Through the “Romania Higher Education Programme Loan”, the European Investment Bank has pledged an EUR 100 million higher education investment initiative to support and enhance research, academic and student facilities in Romanian universities. Business Review decided to sit down with the very people involved on the receiving end of this investment and find out how they managed to capitalise on the EIB support to turn it into a real success story.
Vasile Topa, the Rector of the Technical University of Cluj-Napoca, tells Business Review about the significance of the financial support that the institution has received from the European Investment Bank (EIB) and the positive impact it will have on both the university’s students and the wider society.
By Anda Sebesi
Romania must make efforts to retain its highly qualified workforce, as it can contribute to the development of the local economy. What do universities need in order to persuade the specialists they train to stay in the country?
The local higher education system is facing multiple major challenges right now, which are mainly generated by the growth of new technologies and the sudden and unplanned switch to online education. Universities are therefore expected to accelerate the integration of innovative elements into their current practices, and this will generate a wide variety of changes at all levels of the teaching-learning-evaluation process. Customised educational tools that are better adapted to students’ needs or new forms of communication and know-how transfer are just some of the areas where new technologies are likely to make their mark. The Technical University of Cluj-Napoca (UTCN) has adopted a comprehensive and ambitious strategic plan that establishes the use of new technologies and the development of digital skills in connection with labour market trends as the major hallmarks of the future. At the same time, our university will develop and implement educational programmes which are relevant to the new era of industry 4.0, where smart specialisations and artificial intelligence are among the many skills that students will acquire. And since UTCN is part of the European University of Technology (EUt+) consortium, along with eight other partner universities in Europe, we aim to expand internship opportunities for our students and support the educational process with competitive infrastructure and advanced technologies and, above all, to work with large partner companies to build solid tools that will support our graduates’ training and integration into the local, regional and national business ecosystems.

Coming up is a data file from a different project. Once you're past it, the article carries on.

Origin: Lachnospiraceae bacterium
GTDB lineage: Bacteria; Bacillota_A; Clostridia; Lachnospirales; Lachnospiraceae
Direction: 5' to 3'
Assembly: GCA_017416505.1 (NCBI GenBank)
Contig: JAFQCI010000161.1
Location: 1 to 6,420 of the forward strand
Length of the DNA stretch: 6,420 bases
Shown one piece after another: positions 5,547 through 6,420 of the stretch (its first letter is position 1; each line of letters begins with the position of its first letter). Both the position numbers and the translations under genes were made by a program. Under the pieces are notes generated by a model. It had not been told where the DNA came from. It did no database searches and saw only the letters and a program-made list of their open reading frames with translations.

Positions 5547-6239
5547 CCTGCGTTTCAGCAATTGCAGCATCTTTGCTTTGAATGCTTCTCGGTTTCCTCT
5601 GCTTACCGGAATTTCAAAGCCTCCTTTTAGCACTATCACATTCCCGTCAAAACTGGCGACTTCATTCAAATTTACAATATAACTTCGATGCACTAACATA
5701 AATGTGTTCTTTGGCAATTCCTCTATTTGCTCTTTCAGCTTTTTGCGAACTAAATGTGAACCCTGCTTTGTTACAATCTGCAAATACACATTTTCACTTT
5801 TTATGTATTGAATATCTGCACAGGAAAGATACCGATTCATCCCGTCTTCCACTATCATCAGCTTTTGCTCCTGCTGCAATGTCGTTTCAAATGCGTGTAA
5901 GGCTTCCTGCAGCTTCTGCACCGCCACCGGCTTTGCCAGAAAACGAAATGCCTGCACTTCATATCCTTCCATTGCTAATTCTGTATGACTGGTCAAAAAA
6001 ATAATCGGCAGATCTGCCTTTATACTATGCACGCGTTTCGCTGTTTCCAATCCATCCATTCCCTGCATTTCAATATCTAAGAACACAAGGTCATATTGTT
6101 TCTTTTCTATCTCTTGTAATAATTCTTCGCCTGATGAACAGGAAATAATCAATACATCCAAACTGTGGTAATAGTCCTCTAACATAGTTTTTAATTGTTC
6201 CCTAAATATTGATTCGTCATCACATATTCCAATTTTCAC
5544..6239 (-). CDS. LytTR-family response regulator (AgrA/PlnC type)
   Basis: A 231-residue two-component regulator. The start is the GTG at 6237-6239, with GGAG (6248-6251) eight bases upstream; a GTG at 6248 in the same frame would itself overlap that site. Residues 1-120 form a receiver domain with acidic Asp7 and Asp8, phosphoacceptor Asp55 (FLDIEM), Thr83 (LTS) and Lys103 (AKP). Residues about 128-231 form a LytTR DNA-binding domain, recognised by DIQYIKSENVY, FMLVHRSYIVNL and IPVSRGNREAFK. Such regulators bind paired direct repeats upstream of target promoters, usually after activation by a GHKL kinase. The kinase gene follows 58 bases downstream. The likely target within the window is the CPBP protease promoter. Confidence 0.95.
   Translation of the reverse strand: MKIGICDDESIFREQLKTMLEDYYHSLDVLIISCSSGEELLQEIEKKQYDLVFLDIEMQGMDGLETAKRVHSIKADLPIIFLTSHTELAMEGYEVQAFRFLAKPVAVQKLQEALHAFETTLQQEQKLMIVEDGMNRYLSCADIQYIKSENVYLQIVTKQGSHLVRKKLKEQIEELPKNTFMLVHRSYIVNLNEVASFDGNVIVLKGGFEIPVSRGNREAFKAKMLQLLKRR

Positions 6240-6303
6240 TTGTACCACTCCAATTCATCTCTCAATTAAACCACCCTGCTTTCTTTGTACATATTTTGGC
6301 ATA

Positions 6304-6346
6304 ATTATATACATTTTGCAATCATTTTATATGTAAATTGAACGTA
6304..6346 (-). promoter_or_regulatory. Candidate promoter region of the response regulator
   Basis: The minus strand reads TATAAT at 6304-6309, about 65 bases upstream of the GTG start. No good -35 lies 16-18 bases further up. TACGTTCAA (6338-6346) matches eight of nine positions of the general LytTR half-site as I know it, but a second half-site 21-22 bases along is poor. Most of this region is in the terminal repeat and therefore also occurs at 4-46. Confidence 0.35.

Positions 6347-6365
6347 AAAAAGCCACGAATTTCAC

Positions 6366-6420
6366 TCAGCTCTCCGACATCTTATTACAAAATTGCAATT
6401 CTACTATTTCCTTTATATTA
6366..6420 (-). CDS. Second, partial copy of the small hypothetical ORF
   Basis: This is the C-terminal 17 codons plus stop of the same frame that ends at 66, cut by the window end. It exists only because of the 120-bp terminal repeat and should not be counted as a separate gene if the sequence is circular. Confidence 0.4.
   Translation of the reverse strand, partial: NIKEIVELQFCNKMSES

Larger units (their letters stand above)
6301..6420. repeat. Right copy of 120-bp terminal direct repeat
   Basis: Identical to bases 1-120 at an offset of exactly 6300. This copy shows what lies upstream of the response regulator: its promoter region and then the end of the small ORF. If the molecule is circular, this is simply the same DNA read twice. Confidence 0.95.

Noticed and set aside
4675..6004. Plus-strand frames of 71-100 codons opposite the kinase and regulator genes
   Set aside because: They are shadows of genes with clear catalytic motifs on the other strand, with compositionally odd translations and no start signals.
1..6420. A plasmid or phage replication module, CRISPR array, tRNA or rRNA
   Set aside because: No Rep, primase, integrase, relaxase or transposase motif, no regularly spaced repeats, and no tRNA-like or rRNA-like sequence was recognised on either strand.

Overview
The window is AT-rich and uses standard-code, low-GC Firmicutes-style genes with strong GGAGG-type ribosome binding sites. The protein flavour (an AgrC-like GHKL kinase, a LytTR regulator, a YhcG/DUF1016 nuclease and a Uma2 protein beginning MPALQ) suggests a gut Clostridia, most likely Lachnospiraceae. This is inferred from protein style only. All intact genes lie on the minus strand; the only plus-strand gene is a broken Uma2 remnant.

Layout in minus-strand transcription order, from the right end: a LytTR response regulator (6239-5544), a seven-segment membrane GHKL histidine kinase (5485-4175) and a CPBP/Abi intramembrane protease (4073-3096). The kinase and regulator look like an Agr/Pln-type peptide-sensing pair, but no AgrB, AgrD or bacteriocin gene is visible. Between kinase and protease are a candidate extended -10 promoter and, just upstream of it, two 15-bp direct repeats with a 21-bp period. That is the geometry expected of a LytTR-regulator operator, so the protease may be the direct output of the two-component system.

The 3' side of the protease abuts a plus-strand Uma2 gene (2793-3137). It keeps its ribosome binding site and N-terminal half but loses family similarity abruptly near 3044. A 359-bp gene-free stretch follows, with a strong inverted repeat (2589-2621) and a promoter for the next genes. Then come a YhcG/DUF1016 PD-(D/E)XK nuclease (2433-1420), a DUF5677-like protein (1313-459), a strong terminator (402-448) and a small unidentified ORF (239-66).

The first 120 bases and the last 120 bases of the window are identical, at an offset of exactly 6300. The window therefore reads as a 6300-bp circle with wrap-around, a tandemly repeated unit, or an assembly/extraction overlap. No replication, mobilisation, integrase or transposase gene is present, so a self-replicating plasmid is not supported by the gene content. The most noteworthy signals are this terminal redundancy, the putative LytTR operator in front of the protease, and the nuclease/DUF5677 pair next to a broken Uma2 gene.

The European Investment Bank is one of your financial partners, and it supports the development of projects that play a crucial role in achieving the goals you mentioned above. How will the loan that your university has received from the EIB impact the university and society as a whole?
The loan received by our university was granted by the European Fund for Strategic Investments and it was the first financial assistance provided by the EIB to a Romanian university, as part of the programme called “Romanian Higher Education Programme Loan” launched in early 2020. The EUR 21 million loan will be offered over a 25-year period and it will provide the co-financing of a EUR 44 million capital investment that our university will be making in the coming period. This ambitious plan of modernisation and development will help us achieve our strategic goals more quickly and it represents our contribution to improving the life, learning, research, and innovation conditions we offer our students and academic staff. It will have a huge impact and allow the creation of new jobs in fields like education and research at high standards of quality and performance. All of these will contribute to a larger number of highly qualified graduates, a crucial factor in enhancing development and innovation activities in smart specialisation fields, ensuring the much-needed support needed in the Romanian social and economic environment.
What will be the main results of the implementation of the EIB loan?